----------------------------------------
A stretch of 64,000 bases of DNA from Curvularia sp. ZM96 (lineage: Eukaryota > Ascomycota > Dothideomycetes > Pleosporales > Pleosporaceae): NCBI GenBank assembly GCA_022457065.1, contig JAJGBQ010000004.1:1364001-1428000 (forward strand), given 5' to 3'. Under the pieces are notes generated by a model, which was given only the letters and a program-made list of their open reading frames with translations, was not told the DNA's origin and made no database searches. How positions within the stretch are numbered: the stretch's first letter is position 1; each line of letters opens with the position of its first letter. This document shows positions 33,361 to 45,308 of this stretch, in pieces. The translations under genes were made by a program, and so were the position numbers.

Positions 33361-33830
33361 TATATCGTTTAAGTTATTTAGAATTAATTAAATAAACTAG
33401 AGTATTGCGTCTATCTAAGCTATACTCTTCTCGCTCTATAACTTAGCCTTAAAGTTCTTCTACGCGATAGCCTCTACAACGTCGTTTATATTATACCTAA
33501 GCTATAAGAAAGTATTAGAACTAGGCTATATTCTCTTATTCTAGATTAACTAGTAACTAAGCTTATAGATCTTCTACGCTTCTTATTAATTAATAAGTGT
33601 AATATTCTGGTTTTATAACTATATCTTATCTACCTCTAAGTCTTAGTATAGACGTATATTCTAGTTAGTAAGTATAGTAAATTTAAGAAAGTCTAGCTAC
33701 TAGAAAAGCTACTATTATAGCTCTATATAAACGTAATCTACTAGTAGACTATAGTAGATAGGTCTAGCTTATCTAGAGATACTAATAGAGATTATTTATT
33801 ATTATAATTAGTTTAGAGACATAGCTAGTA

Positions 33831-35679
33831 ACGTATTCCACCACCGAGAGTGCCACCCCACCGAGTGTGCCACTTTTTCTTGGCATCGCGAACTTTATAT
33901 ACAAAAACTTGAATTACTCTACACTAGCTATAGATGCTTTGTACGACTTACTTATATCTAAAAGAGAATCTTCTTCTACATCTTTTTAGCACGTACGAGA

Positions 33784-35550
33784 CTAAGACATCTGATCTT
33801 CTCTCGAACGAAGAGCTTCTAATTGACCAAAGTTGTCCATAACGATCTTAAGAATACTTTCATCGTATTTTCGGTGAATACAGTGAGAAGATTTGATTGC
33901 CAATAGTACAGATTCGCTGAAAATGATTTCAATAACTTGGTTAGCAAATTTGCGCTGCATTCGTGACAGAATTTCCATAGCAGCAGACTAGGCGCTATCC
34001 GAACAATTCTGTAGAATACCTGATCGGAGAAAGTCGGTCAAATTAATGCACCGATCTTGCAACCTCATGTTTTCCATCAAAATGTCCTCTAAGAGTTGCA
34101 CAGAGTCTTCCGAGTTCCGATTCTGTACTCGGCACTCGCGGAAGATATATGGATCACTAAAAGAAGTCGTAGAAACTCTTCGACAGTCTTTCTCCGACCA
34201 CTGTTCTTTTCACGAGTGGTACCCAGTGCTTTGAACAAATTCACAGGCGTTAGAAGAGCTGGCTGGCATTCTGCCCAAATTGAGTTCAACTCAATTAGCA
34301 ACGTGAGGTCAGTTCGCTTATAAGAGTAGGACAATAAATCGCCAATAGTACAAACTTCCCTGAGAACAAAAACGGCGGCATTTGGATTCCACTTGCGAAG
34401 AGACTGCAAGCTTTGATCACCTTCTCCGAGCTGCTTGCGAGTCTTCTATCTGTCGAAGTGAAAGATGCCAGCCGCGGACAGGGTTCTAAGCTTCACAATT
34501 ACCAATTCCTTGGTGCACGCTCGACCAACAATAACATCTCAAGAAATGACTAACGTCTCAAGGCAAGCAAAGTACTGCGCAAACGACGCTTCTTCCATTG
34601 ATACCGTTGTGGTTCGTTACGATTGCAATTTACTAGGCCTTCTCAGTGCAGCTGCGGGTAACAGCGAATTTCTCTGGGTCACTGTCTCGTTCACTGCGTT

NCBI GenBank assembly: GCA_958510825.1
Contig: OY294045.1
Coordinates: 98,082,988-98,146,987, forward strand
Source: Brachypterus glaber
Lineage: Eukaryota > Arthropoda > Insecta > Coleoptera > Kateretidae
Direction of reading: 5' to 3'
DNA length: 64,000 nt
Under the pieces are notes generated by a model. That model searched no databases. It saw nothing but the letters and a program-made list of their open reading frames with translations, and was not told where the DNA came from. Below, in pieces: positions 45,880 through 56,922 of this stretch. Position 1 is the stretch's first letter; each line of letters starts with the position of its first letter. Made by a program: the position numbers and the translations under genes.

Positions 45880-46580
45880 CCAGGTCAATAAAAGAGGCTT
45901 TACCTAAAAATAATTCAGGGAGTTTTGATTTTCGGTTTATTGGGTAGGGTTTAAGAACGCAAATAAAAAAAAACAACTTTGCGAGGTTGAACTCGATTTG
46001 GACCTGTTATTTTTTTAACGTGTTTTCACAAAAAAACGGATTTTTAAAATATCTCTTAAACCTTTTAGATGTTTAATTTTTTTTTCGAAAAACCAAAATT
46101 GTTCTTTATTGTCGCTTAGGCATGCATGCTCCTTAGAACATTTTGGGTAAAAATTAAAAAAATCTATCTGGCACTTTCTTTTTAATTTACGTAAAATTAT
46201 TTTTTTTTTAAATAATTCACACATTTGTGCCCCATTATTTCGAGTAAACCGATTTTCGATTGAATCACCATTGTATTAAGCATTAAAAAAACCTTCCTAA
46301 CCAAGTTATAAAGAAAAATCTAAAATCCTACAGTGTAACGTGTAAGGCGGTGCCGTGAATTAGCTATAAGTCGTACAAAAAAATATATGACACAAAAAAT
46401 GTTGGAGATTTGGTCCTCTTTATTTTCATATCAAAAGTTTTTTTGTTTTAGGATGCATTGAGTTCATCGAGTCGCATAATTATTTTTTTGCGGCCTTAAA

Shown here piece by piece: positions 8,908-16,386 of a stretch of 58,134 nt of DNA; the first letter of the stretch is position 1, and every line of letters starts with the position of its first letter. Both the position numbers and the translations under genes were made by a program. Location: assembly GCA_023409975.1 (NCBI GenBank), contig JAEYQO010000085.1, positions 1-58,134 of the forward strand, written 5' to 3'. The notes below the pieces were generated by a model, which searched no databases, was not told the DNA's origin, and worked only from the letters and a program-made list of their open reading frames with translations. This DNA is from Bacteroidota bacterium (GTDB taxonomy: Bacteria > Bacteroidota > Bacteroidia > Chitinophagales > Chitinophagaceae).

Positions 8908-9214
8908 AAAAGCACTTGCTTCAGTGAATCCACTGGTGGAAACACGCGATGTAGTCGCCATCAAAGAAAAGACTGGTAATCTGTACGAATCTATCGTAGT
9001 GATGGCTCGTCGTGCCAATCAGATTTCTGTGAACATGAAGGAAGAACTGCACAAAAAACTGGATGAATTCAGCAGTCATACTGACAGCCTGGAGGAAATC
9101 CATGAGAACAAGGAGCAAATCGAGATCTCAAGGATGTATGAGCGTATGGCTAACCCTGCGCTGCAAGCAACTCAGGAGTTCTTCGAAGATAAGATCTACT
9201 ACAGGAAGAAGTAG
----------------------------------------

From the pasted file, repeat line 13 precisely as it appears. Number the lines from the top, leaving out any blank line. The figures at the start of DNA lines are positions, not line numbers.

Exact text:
33784 CTAAGACATCTGATCTT